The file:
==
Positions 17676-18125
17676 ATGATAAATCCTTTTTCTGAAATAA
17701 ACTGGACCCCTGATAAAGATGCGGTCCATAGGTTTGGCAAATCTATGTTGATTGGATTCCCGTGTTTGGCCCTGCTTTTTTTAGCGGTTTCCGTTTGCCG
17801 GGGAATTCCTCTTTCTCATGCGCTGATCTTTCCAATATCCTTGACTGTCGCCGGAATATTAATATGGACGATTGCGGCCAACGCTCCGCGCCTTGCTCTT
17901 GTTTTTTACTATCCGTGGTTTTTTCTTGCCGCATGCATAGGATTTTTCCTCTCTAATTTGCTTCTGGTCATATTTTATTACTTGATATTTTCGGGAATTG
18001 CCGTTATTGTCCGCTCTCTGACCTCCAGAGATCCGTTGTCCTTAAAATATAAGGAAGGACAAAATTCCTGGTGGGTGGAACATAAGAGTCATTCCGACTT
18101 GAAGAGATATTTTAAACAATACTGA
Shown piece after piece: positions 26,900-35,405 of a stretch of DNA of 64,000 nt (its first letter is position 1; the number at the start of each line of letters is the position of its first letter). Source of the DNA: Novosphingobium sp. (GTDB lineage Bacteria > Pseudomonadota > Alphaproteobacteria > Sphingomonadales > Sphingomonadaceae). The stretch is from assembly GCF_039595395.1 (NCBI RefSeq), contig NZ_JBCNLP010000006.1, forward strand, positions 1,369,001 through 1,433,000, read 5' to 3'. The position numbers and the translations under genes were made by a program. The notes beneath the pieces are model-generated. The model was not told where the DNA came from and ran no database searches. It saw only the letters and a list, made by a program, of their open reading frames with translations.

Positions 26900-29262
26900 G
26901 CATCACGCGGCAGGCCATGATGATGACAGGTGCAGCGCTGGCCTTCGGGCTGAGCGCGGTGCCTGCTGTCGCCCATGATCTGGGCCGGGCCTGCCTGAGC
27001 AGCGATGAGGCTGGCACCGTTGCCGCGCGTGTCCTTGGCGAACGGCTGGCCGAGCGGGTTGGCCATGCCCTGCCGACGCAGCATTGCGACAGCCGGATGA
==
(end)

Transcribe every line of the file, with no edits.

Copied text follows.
Positions 17676-18125
17676 ATGATAAATCCTTTTTCTGAAATAA
17701 ACTGGACCCCTGATAAAGATGCGGTCCATAGGTTTGGCAAATCTATGTTGATTGGATTCCCGTGTTTGGCCCTGCTTTTTTTAGCGGTTTCCGTTTGCCG
17801 GGGAATTCCTCTTTCTCATGCGCTGATCTTTCCAATATCCTTGACTGTCGCCGGAATATTAATATGGACGATTGCGGCCAACGCTCCGCGCCTTGCTCTT
17901 GTTTTTTACTATCCGTGGTTTTTTCTTGCCGCATGCATAGGATTTTTCCTCTCTAATTTGCTTCTGGTCATATTTTATTACTTGATATTTTCGGGAATTG
18001 CCGTTATTGTCCGCTCTCTGACCTCCAGAGATCCGTTGTCCTTAAAATATAAGGAAGGACAAAATTCCTGGTGGGTGGAACATAAGAGTCATTCCGACTT
18101 GAAGAGATATTTTAAACAATACTGA
Shown piece after piece: positions 26,900-35,405 of a stretch of DNA of 64,000 nt (its first letter is position 1; the number at the start of each line of letters is the position of its first letter). Source of the DNA: Novosphingobium sp. (GTDB lineage Bacteria > Pseudomonadota > Alphaproteobacteria > Sphingomonadales > Sphingomonadaceae). The stretch is from assembly GCF_039595395.1 (NCBI RefSeq), contig NZ_JBCNLP010000006.1, forward strand, positions 1,369,001 through 1,433,000, read 5' to 3'. The position numbers and the translations under genes were made by a program. The notes beneath the pieces are model-generated. The model was not told where the DNA came from and ran no database searches. It saw only the letters and a list, made by a program, of their open reading frames with translations.

Positions 26900-29262
26900 G
26901 CATCACGCGGCAGGCCATGATGATGACAGGTGCAGCGCTGGCCTTCGGGCTGAGCGCGGTGCCTGCTGTCGCCCATGATCTGGGCCGGGCCTGCCTGAGC
27001 AGCGATGAGGCTGGCACCGTTGCCGCGCGTGTCCTTGGCGAACGGCTGGCCGAGCGGGTTGGCCATGCCCTGCCGACGCAGCATTGCGACAGCCGGATGA